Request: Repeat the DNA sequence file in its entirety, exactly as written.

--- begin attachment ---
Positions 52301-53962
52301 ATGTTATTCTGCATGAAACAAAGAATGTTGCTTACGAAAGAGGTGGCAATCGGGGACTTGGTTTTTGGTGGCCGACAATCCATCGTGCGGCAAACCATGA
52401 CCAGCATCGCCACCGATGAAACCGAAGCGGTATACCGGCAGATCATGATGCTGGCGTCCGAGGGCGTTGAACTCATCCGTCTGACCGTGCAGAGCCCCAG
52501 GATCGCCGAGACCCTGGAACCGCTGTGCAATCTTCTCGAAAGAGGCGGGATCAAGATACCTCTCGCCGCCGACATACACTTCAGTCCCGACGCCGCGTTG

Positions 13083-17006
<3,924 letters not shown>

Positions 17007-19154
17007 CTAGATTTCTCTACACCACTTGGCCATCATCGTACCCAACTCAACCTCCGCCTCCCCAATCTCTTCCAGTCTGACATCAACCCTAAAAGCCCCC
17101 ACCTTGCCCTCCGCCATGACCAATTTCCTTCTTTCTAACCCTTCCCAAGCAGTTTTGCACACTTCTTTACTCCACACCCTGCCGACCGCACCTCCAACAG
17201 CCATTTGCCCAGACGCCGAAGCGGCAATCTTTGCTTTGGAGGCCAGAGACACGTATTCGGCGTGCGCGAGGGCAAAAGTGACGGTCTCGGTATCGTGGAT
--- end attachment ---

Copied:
Positions 52301-53962
52301 ATGTTATTCTGCATGAAACAAAGAATGTTGCTTACGAAAGAGGTGGCAATCGGGGACTTGGTTTTTGGTGGCCGACAATCCATCGTGCGGCAAACCATGA
52401 CCAGCATCGCCACCGATGAAACCGAAGCGGTATACCGGCAGATCATGATGCTGGCGTCCGAGGGCGTTGAACTCATCCGTCTGACCGTGCAGAGCCCCAG
52501 GATCGCCGAGACCCTGGAACCGCTGTGCAATCTTCTCGAAAGAGGCGGGATCAAGATACCTCTCGCCGCCGACATACACTTCAGTCCCGACGCCGCGTTG

Positions 13083-17006
<3,924 letters not shown>

Positions 17007-19154
17007 CTAGATTTCTCTACACCACTTGGCCATCATCGTACCCAACTCAACCTCCGCCTCCCCAATCTCTTCCAGTCTGACATCAACCCTAAAAGCCCCC
17101 ACCTTGCCCTCCGCCATGACCAATTTCCTTCTTTCTAACCCTTCCCAAGCAGTTTTGCACACTTCTTTACTCCACACCCTGCCGACCGCACCTCCAACAG
17201 CCATTTGCCCAGACGCCGAAGCGGCAATCTTTGCTTTGGAGGCCAGAGACACGTATTCGGCGTGCGCGAGGGCAAAAGTGACGGTCTCGGTATCGTGGAT